As firms continue to refine career paths for NexGen planners, I think it is important to revisit job titles. Entering into the profession, most young planners are automatically labeled paraplanners. But when you ask clients what they think a paraplanner is, they automatically think of a paralegal. Perhaps the more appropriate title is associate planner. NexGen planners are entering into this profession with the educational standard to automatically sit for the CFP exam, whereas paralegals typically do not attend law school or sit for the bar exam. This presents something to think about as we evolve as a profession.
Young planners on the nontradional road are taking leaps of faith and launching their own firms. These planners are finding value in embracing their millennial peers as clients, wanting to help fellow millennials make sound financial decisions. Another factor in this leap is the value they place on work/life balance. The demand for serving millennial clients was so high, that Michael Kitces and Alan Moore co-founded XY Planning Network to support planners whose direct target market is Gen X and Gen Y. With the launch of this platform in 2014, they have grown to more than 100 firms and are on a pace to continue growing, and rapidly.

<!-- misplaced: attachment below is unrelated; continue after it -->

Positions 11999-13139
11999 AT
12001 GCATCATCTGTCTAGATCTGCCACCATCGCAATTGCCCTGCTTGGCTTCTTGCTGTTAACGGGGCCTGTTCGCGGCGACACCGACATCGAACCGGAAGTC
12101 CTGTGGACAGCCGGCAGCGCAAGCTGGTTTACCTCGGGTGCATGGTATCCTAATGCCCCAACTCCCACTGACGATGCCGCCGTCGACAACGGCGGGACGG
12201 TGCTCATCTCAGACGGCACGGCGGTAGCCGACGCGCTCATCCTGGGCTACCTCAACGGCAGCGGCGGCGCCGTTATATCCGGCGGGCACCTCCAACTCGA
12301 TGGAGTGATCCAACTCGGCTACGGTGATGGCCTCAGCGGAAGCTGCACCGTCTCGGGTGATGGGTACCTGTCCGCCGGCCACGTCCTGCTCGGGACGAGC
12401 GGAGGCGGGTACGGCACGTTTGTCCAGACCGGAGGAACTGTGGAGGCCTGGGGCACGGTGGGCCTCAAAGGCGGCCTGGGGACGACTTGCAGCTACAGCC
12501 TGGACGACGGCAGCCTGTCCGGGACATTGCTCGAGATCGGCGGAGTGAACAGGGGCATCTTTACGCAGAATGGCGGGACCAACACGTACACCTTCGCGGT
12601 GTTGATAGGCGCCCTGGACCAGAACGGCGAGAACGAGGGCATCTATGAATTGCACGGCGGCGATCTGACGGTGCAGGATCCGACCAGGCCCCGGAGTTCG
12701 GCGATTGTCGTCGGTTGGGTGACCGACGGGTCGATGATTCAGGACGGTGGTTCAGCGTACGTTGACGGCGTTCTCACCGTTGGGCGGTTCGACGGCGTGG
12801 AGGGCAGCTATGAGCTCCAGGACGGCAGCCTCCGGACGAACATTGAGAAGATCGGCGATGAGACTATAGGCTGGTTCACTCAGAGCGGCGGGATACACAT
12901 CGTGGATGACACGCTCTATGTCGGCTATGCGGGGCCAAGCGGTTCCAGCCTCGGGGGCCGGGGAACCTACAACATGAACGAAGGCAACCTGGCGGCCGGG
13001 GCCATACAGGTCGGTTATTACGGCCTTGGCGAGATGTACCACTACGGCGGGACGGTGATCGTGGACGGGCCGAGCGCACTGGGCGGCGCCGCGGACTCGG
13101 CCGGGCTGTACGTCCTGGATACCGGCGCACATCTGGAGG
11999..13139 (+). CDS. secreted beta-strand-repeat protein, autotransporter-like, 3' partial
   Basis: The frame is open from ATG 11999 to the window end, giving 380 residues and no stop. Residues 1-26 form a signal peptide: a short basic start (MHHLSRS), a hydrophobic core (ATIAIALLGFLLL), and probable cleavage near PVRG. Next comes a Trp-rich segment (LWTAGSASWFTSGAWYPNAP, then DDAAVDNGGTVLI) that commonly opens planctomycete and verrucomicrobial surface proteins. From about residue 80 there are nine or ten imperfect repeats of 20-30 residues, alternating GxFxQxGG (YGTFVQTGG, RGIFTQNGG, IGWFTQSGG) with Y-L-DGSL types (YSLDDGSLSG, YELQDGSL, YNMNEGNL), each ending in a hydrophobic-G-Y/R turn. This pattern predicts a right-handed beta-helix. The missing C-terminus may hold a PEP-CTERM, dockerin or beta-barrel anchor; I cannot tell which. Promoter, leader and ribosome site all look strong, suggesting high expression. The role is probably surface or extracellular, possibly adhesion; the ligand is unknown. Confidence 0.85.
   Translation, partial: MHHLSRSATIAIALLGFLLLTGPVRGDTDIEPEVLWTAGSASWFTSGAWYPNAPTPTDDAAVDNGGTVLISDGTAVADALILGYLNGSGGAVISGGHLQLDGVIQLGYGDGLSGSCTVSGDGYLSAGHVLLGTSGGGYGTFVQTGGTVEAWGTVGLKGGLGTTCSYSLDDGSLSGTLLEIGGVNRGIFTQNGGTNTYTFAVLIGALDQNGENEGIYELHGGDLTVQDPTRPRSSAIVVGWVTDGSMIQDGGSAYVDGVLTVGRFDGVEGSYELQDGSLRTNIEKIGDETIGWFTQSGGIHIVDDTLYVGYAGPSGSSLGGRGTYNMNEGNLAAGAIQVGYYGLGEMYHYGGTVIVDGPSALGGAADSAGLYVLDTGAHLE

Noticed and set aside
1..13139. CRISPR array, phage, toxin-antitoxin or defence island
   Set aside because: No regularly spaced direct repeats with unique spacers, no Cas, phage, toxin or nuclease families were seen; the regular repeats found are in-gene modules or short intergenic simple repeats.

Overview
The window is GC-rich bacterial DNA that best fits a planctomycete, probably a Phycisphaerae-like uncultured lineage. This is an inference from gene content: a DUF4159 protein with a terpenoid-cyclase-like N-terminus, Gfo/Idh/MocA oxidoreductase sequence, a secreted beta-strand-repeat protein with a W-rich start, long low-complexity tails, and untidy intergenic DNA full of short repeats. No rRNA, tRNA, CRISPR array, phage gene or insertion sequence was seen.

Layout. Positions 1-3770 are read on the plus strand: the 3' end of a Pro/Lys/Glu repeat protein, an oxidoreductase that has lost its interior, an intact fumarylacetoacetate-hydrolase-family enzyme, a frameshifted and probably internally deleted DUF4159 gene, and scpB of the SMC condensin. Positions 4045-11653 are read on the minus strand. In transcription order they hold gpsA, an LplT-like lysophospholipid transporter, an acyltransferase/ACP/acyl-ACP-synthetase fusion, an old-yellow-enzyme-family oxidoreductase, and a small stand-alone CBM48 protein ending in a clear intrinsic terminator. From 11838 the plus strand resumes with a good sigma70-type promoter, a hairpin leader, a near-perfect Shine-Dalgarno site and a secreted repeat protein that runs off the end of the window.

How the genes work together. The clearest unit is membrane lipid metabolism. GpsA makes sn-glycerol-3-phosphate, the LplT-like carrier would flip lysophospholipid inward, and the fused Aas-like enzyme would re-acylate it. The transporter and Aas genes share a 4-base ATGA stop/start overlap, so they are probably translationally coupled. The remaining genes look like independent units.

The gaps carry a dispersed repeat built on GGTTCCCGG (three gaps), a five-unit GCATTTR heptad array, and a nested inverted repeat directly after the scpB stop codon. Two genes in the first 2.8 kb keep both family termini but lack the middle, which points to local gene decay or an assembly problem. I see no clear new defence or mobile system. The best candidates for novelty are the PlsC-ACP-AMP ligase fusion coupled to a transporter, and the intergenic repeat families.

I encourage firms to have the conversation around NexGen planners serving their peers and how this goal can be supported. Is it time for RIAs to start thinking outside of the AUM box? Millennial planners can grow with millennial clients together, much like baby boomer planners grew with their baby boomer clients. The baby boomer multimillion dollar client did not start off with that value. Rather they began with a modest income and small nest egg. The same can be true for today’s young professionals.
The Next Generation of Clients
Millennials, currently represented as ages 18 to 35, are more than 75 million strong and now represent the largest living cohort in history. Over the next 20 to 30 years, a massive $30 trillion dollars will transfer from the hands of baby boomers, to generation X, to millennials. There is a misperception that millennials do not have assets or an income to support the need of a financial planner. Check out these statistics from Nielsen, BankRate, and T Rowe Price: